Early Monrovia, a Brief History
Monrovia is a foothill city in the San Gabriel Valley of Southern California. Because of its position on the lower slopes of the San Gabriel Mountains, on a clear day, Monrovians in the late 19th and early 20th centuries could see across the valley to Catalina. Present day Monrovians who live higher up on the slopes still have that same lovely view.
In the 1700's, the land which would become Monrovia was covered by short, clump brush with the occasional cluster of oak trees. According to early settler Hugo Reid who owned Santa Anita Rancho, there were no permanent Native American villages, but with the available water and small game, Indians did move through the region. Occasionally bear and deer would come down from the higher slopes of the mountains to forage, and this, too, would make the area attractive to Native Americans. Bear and deer still do visit the lower slopes, the deer to munch on homeowners roses and tomatoes and the bears to rummage through trash cans or soak in a hot tub.
The area remained fairly undisturbed through the late 18th and early 19th centuries when the land came into the hands of the King of Spain, and then was made the property of the Franciscan fathers of the San Gabriel Mission, which still stands today in the City of San Gabriel. In 1822, Baja and Alta California became the property of Mexico, and portions of the San Gabriel Valley passed through several owners until 1875, when Elias J. (Lucky) Baldwin bought eight thousand acres in the valley. By then, California had become the property of the United States, and Americans were beginning to see the possible advantages of moving to California. Baldwin subdivided the eastern part of his property in 1883 and Rancho Santa Anita, a major portion of which would become Monrovia, went up for sale.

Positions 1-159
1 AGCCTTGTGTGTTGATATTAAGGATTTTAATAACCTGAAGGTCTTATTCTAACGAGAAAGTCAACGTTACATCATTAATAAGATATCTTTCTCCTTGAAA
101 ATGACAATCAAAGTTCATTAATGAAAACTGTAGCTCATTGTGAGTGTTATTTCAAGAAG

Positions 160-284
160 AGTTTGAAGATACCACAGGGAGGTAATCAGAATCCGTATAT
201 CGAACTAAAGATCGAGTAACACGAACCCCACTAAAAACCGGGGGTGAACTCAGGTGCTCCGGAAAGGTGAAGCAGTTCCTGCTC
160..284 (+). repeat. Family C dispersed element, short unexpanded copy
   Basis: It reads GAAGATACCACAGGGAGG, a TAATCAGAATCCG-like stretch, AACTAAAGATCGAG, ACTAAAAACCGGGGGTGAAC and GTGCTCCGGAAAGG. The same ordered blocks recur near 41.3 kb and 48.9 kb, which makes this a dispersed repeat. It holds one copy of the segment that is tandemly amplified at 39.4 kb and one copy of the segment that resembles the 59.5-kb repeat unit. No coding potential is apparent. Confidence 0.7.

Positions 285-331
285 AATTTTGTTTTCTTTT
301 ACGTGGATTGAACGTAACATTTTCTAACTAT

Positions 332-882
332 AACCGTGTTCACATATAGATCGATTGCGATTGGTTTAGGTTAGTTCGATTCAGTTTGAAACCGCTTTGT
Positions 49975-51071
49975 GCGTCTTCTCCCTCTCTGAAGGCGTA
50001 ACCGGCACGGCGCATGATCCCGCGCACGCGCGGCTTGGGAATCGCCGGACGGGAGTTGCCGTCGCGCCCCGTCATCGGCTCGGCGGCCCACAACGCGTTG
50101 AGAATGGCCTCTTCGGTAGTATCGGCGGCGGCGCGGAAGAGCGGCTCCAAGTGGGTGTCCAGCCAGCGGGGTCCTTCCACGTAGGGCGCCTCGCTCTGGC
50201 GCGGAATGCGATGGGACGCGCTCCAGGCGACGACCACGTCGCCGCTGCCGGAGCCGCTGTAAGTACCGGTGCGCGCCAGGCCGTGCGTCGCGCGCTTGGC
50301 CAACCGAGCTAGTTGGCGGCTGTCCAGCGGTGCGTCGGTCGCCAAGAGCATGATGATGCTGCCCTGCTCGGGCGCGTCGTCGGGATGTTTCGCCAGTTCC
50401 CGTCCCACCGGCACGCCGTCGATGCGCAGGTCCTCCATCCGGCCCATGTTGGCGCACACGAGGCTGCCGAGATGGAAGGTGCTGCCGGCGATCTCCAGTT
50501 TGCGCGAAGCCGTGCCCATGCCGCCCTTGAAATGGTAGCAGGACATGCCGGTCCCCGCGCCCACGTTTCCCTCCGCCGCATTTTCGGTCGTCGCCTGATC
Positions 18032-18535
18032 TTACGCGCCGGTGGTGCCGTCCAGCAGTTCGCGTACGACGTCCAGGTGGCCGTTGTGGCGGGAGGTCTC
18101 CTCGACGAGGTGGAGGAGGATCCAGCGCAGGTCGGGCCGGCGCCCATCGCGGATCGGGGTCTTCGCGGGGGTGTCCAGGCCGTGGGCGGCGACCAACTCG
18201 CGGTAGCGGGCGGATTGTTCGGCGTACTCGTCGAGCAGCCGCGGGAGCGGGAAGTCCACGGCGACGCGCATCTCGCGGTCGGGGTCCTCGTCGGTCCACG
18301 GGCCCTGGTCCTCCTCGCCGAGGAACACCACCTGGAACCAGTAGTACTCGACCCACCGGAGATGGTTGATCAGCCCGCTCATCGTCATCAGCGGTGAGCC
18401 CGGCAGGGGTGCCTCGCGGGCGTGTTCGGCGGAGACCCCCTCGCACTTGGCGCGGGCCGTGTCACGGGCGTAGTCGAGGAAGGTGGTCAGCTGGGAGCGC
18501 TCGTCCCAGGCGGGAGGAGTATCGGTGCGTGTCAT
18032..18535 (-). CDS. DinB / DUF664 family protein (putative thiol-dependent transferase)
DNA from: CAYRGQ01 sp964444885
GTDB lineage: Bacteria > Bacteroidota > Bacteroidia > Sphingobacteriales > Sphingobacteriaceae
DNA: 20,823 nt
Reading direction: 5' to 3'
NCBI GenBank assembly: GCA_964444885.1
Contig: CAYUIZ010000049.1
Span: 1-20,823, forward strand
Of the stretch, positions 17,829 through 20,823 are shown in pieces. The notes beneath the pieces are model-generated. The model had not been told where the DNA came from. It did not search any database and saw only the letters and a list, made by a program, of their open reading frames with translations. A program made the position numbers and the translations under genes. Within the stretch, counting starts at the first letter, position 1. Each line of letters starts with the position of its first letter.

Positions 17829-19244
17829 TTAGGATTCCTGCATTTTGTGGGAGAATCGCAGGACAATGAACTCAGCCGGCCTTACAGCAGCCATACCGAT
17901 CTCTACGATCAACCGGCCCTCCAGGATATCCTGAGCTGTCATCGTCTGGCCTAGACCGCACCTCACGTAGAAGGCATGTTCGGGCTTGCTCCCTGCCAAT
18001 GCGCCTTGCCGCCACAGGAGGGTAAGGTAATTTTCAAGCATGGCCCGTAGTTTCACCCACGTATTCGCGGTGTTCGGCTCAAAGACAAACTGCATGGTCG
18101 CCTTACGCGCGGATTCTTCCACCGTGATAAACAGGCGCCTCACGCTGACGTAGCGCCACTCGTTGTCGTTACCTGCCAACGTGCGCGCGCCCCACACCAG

Because of his knowledge of the planned railway that was to run through the San
Gabriel Valley westwards, William N. Monroe (his biography is located elsewhere at this site) was one of the earliest buyers of property in Rancho Santa Anita. He was quickly followed by Los Angeles business acquaintences of his: Judge J.D. Bicknell, former Los Angeles mayor E.F. Spence, and the man who had financed the Los Angeles & San Gabriel Valley Railroad Co., J.F. Crank. These men and J.F. Falvey, who had been a foreman of Baldwin's ranch, decided in 1886 to combine their holdings and established a sixty-acre town which would only be 18 miles from Los Angeles. Monrovia's official birthday is still celebrated on the day of the first lots sold, May 17, 1886.
Map is from Monrovia, A Calendar of Events in the Making of a City, by W.W. Robinson. Title Guarantee and Trust Company, Los Angeles: 1936. This book is from the MOHPG Archive Collection.